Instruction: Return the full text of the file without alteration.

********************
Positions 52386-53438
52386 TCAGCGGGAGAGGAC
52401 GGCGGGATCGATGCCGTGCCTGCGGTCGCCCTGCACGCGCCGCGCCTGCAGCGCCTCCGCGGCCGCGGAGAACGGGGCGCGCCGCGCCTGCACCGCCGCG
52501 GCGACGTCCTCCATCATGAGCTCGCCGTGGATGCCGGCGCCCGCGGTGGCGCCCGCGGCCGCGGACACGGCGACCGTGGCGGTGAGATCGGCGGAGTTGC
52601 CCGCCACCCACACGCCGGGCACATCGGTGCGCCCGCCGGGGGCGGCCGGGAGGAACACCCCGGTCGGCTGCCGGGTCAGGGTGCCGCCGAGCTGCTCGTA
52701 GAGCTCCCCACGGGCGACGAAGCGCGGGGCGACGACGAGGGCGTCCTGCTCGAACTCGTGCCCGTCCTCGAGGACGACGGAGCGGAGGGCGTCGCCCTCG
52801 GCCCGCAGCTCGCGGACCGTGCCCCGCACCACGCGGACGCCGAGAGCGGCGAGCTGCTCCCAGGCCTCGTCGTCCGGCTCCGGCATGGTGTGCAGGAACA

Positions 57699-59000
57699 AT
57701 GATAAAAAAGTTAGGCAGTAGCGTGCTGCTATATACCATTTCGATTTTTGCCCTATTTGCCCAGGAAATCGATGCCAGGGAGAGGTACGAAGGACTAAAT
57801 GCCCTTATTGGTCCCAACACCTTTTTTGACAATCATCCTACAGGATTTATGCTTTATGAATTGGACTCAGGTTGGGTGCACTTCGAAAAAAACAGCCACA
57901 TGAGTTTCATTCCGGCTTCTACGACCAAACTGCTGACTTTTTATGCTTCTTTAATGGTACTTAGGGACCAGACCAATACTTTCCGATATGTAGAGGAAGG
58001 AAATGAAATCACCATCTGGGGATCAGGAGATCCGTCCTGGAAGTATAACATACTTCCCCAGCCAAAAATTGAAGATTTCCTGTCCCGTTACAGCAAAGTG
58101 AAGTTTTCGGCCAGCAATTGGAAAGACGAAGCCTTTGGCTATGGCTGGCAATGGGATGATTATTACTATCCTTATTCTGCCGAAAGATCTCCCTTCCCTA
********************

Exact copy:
Positions 52386-53438
52386 TCAGCGGGAGAGGAC
52401 GGCGGGATCGATGCCGTGCCTGCGGTCGCCCTGCACGCGCCGCGCCTGCAGCGCCTCCGCGGCCGCGGAGAACGGGGCGCGCCGCGCCTGCACCGCCGCG
52501 GCGACGTCCTCCATCATGAGCTCGCCGTGGATGCCGGCGCCCGCGGTGGCGCCCGCGGCCGCGGACACGGCGACCGTGGCGGTGAGATCGGCGGAGTTGC
52601 CCGCCACCCACACGCCGGGCACATCGGTGCGCCCGCCGGGGGCGGCCGGGAGGAACACCCCGGTCGGCTGCCGGGTCAGGGTGCCGCCGAGCTGCTCGTA
52701 GAGCTCCCCACGGGCGACGAAGCGCGGGGCGACGACGAGGGCGTCCTGCTCGAACTCGTGCCCGTCCTCGAGGACGACGGAGCGGAGGGCGTCGCCCTCG
52801 GCCCGCAGCTCGCGGACCGTGCCCCGCACCACGCGGACGCCGAGAGCGGCGAGCTGCTCCCAGGCCTCGTCGTCCGGCTCCGGCATGGTGTGCAGGAACA

Positions 57699-59000
57699 AT
57701 GATAAAAAAGTTAGGCAGTAGCGTGCTGCTATATACCATTTCGATTTTTGCCCTATTTGCCCAGGAAATCGATGCCAGGGAGAGGTACGAAGGACTAAAT
57801 GCCCTTATTGGTCCCAACACCTTTTTTGACAATCATCCTACAGGATTTATGCTTTATGAATTGGACTCAGGTTGGGTGCACTTCGAAAAAAACAGCCACA
57901 TGAGTTTCATTCCGGCTTCTACGACCAAACTGCTGACTTTTTATGCTTCTTTAATGGTACTTAGGGACCAGACCAATACTTTCCGATATGTAGAGGAAGG
58001 AAATGAAATCACCATCTGGGGATCAGGAGATCCGTCCTGGAAGTATAACATACTTCCCCAGCCAAAAATTGAAGATTTCCTGTCCCGTTACAGCAAAGTG
58101 AAGTTTTCGGCCAGCAATTGGAAAGACGAAGCCTTTGGCTATGGCTGGCAATGGGATGATTATTACTATCCTTATTCTGCCGAAAGATCTCCCTTCCCTA